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HANSEN’S TOP TEAMS | NO. 97

Hansen's Top Teams, No. 97: Armando Quiroz's 2000 Flowing Wells softball team was almost unbeatable

Stephanie Nicholson, right, was part of a potent Flowing Wells team in 2000 that moved up to Class 5A and won another title.

Softball in Tucson was so ridiculously good in the 1990s — “it was the golden age,’’ says former Flowing Wells High School state championship coach Armando Quiroz — that Tucson teams won nine state championships and finished second 10 times.

“There was so much talent in Tucson it was so hard just to get out of the local playoffs, a dogfight game after game,’’ remembers Quiroz. “When the playoffs began, I would think ‘here they come.’ Hopefully they thought the same about us.’’

Armando Quiroz, Flowing Wells softball coach, in 2002.

After Quiroz’s Caballeros won the 1999 state championship in Class 4A, they were elevated to 5A for the 2000 season. Remarkably, they were even better.

Flowing Wells went 30-5 and now, 22 years later, Quiroz says “I should be criticized for losing five games with that team. There was no reason to lose a single game.’’

Quiroz’s Cabs also won a state title in 2002, and he was hired to be the head coach at Eastern New Mexico University, followed by 11 uber-successful seasons as Pima College’s head coach, in which he won 501 games.

He retired in June 2018 but modestly takes little credit for Flowing Wells’ epic 2000 state championship in which it beat 34-1 and No. 1-ranked Glendale Phoenix Deer Valley in the semifinals.

His lineup included future All-Big 12 Baylor pitcher/first baseman Ashley Monceaux; future Arizona Wildcat infielder Rebekah Quiroz, his daughter; future Arizona catcher Candace Abrams; future Oklahoma State third baseman Stephanie Nicholson; future ASU infielder Blair Holck; and all-city players Stephanie Gonzales, Bobbie Bell, Becky Linhart and Laughlin Hoskinson.

Monceaux was a franchise player, recruited first by Mike Candrea at Arizona before transferring to Baylor where she excelled under Quiroz’s Flowing Wells mentor, Bears assistant coach Mark Lumley.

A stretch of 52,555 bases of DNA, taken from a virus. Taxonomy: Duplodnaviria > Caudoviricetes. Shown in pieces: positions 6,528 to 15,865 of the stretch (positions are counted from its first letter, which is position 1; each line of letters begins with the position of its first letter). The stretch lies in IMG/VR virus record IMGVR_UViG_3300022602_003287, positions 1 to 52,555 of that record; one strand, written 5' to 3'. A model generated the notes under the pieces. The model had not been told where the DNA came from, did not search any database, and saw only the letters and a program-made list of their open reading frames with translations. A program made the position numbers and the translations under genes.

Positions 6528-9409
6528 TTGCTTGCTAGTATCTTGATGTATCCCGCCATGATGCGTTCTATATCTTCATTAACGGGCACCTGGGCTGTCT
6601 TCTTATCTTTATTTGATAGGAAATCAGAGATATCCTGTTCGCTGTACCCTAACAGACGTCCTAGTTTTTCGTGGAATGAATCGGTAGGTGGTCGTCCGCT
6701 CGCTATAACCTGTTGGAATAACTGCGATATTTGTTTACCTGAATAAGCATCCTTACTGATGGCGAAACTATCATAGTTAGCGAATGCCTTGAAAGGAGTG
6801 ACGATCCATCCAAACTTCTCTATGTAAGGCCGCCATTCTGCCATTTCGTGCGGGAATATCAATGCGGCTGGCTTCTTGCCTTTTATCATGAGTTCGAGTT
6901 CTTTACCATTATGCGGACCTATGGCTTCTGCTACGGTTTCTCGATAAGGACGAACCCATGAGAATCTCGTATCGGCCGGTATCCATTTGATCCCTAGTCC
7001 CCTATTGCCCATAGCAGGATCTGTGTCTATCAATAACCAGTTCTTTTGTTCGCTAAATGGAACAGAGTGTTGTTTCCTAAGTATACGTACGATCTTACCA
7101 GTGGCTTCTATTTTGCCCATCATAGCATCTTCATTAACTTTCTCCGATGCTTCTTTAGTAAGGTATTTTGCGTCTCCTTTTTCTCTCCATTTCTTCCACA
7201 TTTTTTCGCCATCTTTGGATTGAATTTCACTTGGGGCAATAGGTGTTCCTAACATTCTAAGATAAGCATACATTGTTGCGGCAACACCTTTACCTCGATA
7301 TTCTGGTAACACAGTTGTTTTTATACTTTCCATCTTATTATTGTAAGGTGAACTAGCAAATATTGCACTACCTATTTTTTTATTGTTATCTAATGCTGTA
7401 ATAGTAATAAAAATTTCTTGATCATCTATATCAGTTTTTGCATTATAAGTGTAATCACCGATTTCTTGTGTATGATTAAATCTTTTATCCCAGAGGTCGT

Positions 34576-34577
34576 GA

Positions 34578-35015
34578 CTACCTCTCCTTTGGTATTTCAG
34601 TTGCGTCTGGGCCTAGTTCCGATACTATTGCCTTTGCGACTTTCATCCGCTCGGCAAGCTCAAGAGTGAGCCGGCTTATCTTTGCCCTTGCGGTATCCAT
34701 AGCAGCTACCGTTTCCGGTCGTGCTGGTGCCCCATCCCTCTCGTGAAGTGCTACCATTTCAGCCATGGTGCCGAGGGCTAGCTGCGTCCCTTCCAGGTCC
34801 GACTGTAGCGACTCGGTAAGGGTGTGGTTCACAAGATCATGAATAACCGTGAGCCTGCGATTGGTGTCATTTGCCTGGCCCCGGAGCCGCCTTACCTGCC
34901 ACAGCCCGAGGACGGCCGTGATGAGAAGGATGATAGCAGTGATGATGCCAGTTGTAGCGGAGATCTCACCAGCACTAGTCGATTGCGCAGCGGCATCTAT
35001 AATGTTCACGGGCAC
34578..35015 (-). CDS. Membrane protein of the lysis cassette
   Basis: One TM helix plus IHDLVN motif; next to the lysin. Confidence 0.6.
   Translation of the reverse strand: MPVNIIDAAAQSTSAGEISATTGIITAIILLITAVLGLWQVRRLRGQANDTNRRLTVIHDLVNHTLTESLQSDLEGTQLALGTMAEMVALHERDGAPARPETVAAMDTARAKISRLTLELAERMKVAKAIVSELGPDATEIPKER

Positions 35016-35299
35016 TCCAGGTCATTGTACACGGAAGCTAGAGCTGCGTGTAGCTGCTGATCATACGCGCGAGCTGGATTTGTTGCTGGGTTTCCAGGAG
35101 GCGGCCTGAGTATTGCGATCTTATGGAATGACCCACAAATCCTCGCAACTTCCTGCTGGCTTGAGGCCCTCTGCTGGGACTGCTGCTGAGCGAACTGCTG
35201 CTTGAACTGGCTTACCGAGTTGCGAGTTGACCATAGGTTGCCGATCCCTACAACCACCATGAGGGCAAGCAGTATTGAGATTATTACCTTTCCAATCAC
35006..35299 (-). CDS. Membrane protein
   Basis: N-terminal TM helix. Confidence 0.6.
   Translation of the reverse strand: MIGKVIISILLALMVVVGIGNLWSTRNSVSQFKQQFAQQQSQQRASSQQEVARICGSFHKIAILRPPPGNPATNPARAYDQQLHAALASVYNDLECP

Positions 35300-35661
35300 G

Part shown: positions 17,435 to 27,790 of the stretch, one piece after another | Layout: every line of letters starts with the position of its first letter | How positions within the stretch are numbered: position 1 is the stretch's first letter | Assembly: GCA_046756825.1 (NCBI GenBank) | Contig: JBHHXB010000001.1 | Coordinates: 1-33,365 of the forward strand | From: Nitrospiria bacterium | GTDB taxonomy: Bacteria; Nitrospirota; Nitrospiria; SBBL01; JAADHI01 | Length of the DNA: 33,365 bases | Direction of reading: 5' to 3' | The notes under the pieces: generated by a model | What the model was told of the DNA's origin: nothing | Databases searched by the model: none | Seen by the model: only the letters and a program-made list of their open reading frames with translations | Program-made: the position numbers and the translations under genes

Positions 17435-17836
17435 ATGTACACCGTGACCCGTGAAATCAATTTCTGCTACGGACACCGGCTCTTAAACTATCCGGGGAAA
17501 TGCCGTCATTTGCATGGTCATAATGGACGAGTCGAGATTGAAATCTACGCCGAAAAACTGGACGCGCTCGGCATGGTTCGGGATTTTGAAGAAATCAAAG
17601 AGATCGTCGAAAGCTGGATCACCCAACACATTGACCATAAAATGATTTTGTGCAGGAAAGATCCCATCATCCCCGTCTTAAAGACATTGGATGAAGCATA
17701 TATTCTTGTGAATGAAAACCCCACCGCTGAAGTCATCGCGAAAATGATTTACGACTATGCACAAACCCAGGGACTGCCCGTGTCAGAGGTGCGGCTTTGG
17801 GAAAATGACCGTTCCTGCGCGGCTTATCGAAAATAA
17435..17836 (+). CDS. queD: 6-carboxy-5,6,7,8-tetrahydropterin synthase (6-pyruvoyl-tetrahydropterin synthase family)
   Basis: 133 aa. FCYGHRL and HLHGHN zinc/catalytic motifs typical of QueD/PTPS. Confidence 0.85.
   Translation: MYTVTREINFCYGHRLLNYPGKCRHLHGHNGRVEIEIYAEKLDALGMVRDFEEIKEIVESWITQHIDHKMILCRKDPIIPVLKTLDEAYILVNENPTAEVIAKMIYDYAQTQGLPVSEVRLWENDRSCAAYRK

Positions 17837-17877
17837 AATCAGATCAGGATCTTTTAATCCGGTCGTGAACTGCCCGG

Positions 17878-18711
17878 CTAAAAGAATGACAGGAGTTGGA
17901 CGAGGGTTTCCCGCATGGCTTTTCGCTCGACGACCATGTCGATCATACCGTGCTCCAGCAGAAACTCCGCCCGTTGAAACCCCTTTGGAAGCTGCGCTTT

“Ashley was only a sophomore in 2000 but she was dominant, as good as you could hope to get,’’ says Quiroz. “She threw 68 mph with a rise ball you could not hit. I felt and still do that we had the best infield in the state, but you wouldn’t know it because Ashley would strike out 14 or 15 every game; the other team rarely put the ball in play. It was a dream season. We were stacked.’’

Prep softball in Tucson in the ’90s was so good that Salpointe Catholic, CDO, Sahuaro, Sabino and Pueblo won state titles. Desert View, Santa Rita and Tucson all finished No. 2. But Flowing Wells began the new decade, in 2000, by extending the excellence, becoming the first Arizona softball team ever to win a state championship a year after being bumped up a classification.

Quiroz had to wait more than 30 years for his own state championship. As a senior infielder on Tucson High’s 1967 baseball team, he knew the pain of losing in the state semifinals — the Tucson championship game — when the Badgers lost to Cliff Myrick’s state title Catalina Trojans.

After working in the once-booming Southern Arizona movie industry for almost 25 years, Quirioz injured his back and decided to return to school and start coaching. Lumley hired him in the early ’90s to help out with the Flowing Wells program. When Lumley left for Baylor, the Flowing Wells administration had difficulty deciding on a replacement.

They finally offered the job as co-head coach to both Quiroz and Arizona’s 1997 NCAA softball player of the year Jenny Dalton.

Flowing Wells' Ashley Monceaux was so good in the circle in 2000 that the defense behind her rarely had a chance to make plays.

“To be honest, when the athletic director asked me who I would hire, I told them it would be impossible to turn down Jenny,’’ Quiroz says with a chuckle. “But it all worked out; her husband (Marc Hill) was soon hired to be a strength and conditioning coach at Kentucky, and we did OK at Flowing Wells.’’

Quiroz’s rise to success reflects on his late father, Armando Franco Quiroz, who grew up an orphan, living and working on a ranch in the Rincon Mountains and never had a chance to play baseball as a kid.

“My dad had a rough life; he spent three years in combat in the Pacific islands in World War II and worked on the railroad thereafter. But he loved baseball and always took me to baseball games. That’s where I got my start.’’

Now Armando’s daughter carries on the love and excellence in sports. Rebekah Quiroz has been Pima College’s head softball coach the last four seasons.

“I sit in the stands and watch but maybe I’ll get back in the dugout next season and help out as much as I can,’’ says Armando Quiroz. “Once this game gets in your blood, it just keeps flowing.’’

Contact sports columnist Greg Hansen at 520-573-4362 or ghansen@tucson.com. On Twitter: @ghansen711


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